Dear Orangeblossom, I am so glad to hear that your mix of mindful meditation and Moodscope is helping you. Moodscope is such an important part of my daily practice too. It isn't easy to let go of negative thoughts. Every day it's a challenge for me, which is why I have made a pact with myself to never give up. Some days are clearly better than others, but overall I like the path that I am on. It’s better than my former path, which was like clinging to the side of a mountain during a thunderstorm. xo Lexi

Malachy Sat, Sep 9th 2017 @ 11:49am

Lexi, Thank you for sharing your story! I've found it very comforting and reassuring that someone else is achieving success and love the details of your methods. Thank you so much for this contribution and I wish you much peace and happiness in the future.

Lexi Sat, Sep 9th 2017 @ 2:14pm

Thank you for your kind words Malachy! I wish you equal peace and happiness my friend. xo Lexi

The Gardener Sat, Sep 9th 2017 @ 12:27pm

Thanks Lexi. The 'warrior' in me, manifested in a character which never gave in, seems to have laid down it's spear. A week of respite - what I was not going to do! I am suffering total inertia. I have had dire warnings that becoming 'epuisee' (worn out) would hit me. Would I believe it? Not likely. Now, whatever I try, within 10 minutes I've had enough. The slightest task seems insurmountable. I have to take advice - give in, stop, sleep, lots. Five weeks of no sleep and extreme worries for the future have taken their toll. My guardian angel is telling me 'stop fighting for the moment, rest, relax. ENJOY TV (Mr G hates me watching TV, although I am in the next room). I DO relax with gardening, but Mr Sod has put his big foot in it, torrential rain. I'm going to start regular walking, and, perhaps, borrow the neighbour's dog (always shut in a tiny courtyard) as a companion. I've got out an old exercise book(Rosemary Conley) and will aim for 10 minutes a day - because everything is beginning to ache - and no way of escaping the winter. So, my warrior is advising 'soft-pedalling' - tonight, mass, something nice to eat, perhaps two glasses of wine, 'Strictly' (a daughter has made me an addict) then Last Night of the Proms. My 'warrior' is a peaceful character now - survival - equals take advice, all the help available, keep well, relax when possible, accept the inevitable, don't fight it - in fact re-train my rebellious mind to try and swim in calmer waters. Mixed metaphors! How did I get an 'A' for 'A' level English, even with Corialanus, a tortured character, as one of the set books.

Lexi Sat, Sep 9th 2017 @ 2:26pm

Dear Gardener - I say listen to your guardian angel and rest, rest, rest :) You need it, you deserve it. Walking is so good for the soul I think, especially if you can find a quiet place to do it under the trees - now starting to change - and perhaps by a creek or river. I started stretching again recently - small morning stretches that actually feel lovely on these creaky bones. Your evening sounds lovely. Enjoy and rest. Xo Lexi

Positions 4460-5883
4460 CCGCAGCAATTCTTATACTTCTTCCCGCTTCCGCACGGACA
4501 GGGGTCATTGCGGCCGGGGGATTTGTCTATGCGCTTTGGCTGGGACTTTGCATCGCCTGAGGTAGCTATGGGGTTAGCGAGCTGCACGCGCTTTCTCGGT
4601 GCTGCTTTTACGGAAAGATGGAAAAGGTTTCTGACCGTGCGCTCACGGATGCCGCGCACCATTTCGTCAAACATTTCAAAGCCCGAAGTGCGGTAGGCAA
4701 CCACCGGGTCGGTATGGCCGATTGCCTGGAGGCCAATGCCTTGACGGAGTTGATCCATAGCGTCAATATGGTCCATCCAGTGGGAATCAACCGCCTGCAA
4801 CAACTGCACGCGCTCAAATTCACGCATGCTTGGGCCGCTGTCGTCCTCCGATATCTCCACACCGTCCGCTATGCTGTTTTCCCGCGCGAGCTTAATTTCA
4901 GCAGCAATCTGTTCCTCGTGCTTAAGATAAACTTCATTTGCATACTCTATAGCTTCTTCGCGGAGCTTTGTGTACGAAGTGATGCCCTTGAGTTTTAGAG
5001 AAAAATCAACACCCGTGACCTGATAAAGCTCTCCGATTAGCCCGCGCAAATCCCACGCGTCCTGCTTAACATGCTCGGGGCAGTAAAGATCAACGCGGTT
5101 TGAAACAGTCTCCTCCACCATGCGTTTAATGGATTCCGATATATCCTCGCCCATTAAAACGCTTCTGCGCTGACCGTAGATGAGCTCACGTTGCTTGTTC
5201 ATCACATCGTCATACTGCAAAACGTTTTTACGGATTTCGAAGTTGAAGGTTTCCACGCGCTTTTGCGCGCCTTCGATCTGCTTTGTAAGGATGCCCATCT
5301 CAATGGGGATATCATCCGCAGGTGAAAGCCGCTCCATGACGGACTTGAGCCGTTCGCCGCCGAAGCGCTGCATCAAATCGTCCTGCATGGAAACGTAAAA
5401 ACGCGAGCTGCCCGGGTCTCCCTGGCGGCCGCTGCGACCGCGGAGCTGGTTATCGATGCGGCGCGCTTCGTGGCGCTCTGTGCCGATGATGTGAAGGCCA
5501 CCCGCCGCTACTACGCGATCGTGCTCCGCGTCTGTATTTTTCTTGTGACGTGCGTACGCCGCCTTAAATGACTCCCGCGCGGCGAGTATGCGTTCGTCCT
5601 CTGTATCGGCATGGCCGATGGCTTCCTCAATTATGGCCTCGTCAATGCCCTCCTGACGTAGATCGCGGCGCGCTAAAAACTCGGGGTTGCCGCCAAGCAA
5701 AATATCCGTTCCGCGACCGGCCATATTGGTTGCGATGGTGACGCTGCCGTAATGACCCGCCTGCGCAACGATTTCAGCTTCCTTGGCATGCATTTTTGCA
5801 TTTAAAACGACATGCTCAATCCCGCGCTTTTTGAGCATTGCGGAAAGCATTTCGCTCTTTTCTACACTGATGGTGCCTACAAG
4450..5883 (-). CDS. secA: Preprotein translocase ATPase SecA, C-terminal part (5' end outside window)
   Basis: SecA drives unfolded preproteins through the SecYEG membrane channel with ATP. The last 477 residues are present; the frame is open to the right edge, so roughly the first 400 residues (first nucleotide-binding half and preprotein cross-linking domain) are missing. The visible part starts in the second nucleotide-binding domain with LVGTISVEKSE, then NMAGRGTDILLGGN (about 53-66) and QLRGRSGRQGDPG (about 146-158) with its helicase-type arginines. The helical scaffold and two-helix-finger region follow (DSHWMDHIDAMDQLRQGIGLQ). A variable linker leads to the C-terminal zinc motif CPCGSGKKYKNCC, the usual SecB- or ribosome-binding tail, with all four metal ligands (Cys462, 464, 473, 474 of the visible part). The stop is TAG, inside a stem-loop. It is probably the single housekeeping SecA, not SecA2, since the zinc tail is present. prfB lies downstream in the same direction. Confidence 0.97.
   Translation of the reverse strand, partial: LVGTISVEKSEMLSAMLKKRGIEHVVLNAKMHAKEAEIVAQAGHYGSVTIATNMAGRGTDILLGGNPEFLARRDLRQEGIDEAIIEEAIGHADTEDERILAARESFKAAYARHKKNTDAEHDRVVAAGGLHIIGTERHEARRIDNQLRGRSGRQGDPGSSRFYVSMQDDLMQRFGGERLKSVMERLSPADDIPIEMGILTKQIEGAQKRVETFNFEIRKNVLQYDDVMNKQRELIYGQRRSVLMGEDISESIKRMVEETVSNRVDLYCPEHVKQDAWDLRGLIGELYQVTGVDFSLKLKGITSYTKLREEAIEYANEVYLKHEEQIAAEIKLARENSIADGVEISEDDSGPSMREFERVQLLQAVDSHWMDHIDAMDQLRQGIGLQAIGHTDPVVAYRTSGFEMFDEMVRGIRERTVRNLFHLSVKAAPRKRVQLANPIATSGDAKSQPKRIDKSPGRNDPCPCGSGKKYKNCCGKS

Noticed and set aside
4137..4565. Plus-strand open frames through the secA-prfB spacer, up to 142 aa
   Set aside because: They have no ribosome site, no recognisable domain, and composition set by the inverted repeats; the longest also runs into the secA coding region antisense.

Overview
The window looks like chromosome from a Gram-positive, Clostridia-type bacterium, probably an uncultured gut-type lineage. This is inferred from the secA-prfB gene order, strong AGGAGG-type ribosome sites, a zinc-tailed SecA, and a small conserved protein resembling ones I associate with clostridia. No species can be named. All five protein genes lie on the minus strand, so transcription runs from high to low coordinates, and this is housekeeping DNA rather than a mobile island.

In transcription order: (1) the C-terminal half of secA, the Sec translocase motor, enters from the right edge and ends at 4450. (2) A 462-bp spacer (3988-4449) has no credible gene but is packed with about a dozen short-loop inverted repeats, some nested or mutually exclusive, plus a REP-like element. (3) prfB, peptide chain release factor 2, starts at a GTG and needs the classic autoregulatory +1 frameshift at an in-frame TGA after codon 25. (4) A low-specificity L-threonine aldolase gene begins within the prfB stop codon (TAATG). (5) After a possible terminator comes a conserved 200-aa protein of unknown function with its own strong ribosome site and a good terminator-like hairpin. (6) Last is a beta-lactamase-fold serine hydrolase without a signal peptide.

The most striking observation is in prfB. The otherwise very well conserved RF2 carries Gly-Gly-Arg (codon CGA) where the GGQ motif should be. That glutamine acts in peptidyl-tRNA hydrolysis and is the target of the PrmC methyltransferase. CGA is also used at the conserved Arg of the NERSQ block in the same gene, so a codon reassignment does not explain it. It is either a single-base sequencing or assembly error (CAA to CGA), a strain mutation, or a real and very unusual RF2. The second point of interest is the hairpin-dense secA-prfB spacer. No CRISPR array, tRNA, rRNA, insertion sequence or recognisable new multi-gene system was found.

Poppy Sat, Sep 9th 2017 @ 12:33pm

This blog touched me personally. I used to feel like a warrior, then after a particularly rough time, a doormat/victim, incapable of protecting myself. I sometimes look across a room when I'm alone and see vestiges of the strong, confident woman I was. I wonder if she's still there? If so, how to reach out and touch her? Get her to emerge? She's very afraid of being steamrolled again.

Lexi Sat, Sep 9th 2017 @ 2:49pm

Dear Poppy, She is still there. She has always been there. This is the path of the spiritual warrior, for me at least. When I am most vulnerable and raw and I decide to sit with where I am in the moment, with all my fear and shame and sadness, she emerges, not with a bow and arrow, but with open arms. I start from where I am. I sit, release, accept. That is all I can do. And the more I do it the stronger I feel each day. I will never be able to rid my life of sadness, anger, hard times. That is part of life. What I can do is create compassion in myself. I am not perfect, neither are other people. What is my stuff, what is their stuff…I cannot control their stuff, but I can control the way I am affected by others. It is not easy. There are some things, like my separation, that have taken so much energy from me. But still I sit and when I just want to hide and cry, I do that too. When I am feeling stronger, I come back to the things that keep me out of the well - running, meditating, eating well, time alone. So for you, perhaps you just need time to heal, to be quiet, to sit, to cry. I wish I could do/say more for you. But I think your warrior is always there. She’s just waiting. Xo Lexi

Hettie Sat, Sep 9th 2017 @ 6:25pm

Thank you Lexi! Now I have the description of a great grounding practice i've heard about before but could never quite remember. i'm copying it on my phone.

Lexi Mon, Sep 11th 2017 @ 3:17am

I'm so glad you found it helpful Hettie. It has been life changing for me. I hope you find it beneficial as well. xo Lexi

Mary Wednesday Sun, Sep 10th 2017 @ 3:42pm

Yes. This. That's all.

Lexi Mon, Sep 11th 2017 @ 3:17am

Mary W your words mean so much to me. Thank you. xo Lexi